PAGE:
Ludo Milis, Getuigenverhoren als aanloop tot een proces. Elementen uit het Mechelse strafdossier tegen Jan Schuermans,
pastoor van Ename, in het midden van de zeventiende eeuw, p. 259-265.
In this article, the author publishes the statements of a number of women involved in a sex scandal in 1648. During the celebrations organised for the Treaty of Munster, Jan Schuermans, the vicar of Ename (near Oudenaarde), seduced a girl who became pregnant and gave birth to a child. An inquiry revealed that he had harassed other women and the scandal led to a trial held at the ecclesiastical court of the archbishopric of Mechelen. The conviction haunted Schuermans for the rest of his life.
Claude Bruneel, Sous le souffle de Paris : les Pays-Bas autrichiens au lendemain du 14 juillet 1789,
Simply judging by the press at that time, the events in France in 1789 aroused significant interest in the Austrian Netherlands. The progress towards the States-General and its consequences have aroused not only the curiosity of certain intellectuals, but also their enthusiasm. The storming of the Bastille caused less of a stir. The archives of the Secret Committee, constituted within the general Government Council, allowed the evolution of public opinion in various parts of the country to be followed almost on a daily basis. They also threw a new light on the central government’s official and unofficial information channels. In the cities, the high price of grain and the exacerbation of social differences pushed some to dream of imitating the Parisians. In more modest towns and villages, feelings fluctuated between passion and indifference, though the sense of material interests always prevailed. The border regions were naturally the most exposed. Local authorities were worried about the introduction of cockades or the arrival of a crowd of noisy Frenchmen and women, who in fact turned out to be in peaceful search of the food that was lacking in their own towns and villages. Unfounded rumours that refugees had been temporarily forced onto the roads also circulated. It was the local peasants and monks from the surrounding areas who feared the violence and pillaging of the hordes of vagabonds supposedly flooding in from Paris. However, the fever from France was quickly abated. The difficulties particular to the country came to the forefront. As a French diplomat predicted, “Revolution in the Netherlands is imminent”.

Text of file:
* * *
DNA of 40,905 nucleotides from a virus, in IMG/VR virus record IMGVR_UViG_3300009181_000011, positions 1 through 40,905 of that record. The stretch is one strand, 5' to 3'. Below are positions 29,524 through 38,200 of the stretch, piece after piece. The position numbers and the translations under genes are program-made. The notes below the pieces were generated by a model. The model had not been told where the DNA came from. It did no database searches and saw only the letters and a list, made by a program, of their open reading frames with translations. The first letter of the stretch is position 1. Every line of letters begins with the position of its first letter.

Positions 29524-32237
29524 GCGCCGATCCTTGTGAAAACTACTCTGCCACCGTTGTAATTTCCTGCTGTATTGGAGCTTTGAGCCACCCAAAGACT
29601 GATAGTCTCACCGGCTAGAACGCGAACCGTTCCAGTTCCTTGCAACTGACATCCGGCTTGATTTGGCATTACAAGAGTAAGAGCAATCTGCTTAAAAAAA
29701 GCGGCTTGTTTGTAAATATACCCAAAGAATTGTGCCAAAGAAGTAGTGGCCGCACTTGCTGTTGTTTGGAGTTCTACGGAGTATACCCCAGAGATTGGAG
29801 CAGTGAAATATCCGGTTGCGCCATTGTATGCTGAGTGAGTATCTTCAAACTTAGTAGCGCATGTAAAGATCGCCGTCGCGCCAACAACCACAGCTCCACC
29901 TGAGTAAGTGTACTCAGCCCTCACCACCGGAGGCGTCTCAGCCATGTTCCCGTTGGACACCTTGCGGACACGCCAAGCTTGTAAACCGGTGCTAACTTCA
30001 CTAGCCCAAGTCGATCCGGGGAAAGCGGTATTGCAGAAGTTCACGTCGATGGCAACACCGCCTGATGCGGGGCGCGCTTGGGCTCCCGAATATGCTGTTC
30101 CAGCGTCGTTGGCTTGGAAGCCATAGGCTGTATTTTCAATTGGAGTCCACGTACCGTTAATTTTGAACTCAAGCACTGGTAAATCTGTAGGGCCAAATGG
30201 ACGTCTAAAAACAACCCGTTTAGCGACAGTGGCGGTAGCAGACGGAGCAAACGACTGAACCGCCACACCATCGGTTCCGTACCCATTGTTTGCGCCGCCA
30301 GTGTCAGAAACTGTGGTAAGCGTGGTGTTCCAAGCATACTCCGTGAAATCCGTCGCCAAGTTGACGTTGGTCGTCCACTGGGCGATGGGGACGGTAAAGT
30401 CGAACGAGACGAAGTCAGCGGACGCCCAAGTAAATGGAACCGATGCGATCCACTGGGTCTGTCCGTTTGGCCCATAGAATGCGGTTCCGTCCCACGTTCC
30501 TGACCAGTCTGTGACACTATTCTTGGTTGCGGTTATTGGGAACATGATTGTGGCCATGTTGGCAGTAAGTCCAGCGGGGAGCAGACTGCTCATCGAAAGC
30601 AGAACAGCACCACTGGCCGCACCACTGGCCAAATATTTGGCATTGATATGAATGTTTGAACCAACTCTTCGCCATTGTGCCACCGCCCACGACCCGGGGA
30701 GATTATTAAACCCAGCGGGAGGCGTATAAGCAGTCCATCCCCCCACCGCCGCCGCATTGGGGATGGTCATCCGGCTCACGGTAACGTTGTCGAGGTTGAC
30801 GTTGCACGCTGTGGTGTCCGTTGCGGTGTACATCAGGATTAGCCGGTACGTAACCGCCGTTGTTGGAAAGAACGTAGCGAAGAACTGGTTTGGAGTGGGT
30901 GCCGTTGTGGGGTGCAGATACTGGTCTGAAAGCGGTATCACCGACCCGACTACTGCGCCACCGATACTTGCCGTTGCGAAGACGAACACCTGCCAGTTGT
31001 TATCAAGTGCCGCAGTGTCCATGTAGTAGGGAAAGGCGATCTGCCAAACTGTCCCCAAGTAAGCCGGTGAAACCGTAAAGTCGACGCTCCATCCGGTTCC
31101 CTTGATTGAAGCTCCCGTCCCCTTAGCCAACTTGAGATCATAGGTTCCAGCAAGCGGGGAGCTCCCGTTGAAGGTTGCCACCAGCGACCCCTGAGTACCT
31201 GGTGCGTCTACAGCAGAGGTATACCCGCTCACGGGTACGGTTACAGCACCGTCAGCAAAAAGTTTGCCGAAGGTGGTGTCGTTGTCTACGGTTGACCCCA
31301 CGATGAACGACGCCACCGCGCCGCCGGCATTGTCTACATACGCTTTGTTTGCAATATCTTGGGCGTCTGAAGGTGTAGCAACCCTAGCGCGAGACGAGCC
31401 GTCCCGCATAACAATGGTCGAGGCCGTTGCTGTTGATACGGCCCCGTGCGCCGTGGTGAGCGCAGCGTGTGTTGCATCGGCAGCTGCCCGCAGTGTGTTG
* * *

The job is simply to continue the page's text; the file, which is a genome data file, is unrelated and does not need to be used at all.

Jean-Louis Kupper, Aux origines de la cité de Liège. Sur deux chartes inédites de 1171 et 1266,
Owing to a lack of documents and details, little is known about the process of development of the city of Liège, which was originally a primitive “pre-urban nucleus”. While the existence of a “new market town”, or novus vicus, has been clearly confirmed and its site located, the site of the vetus vicus, or “primitive town” remains a mystery.
The purpose of this study is to demonstrate that the “old town” actually corresponds to the parish of Saint-André -sur-le-Marché, whose existence dates back to the 9th or 10th century.
Jean-Marie Duvosquel, Le tarif du tonlieu et du winage de Comines établi en 1354 et son renouvellement en 1542,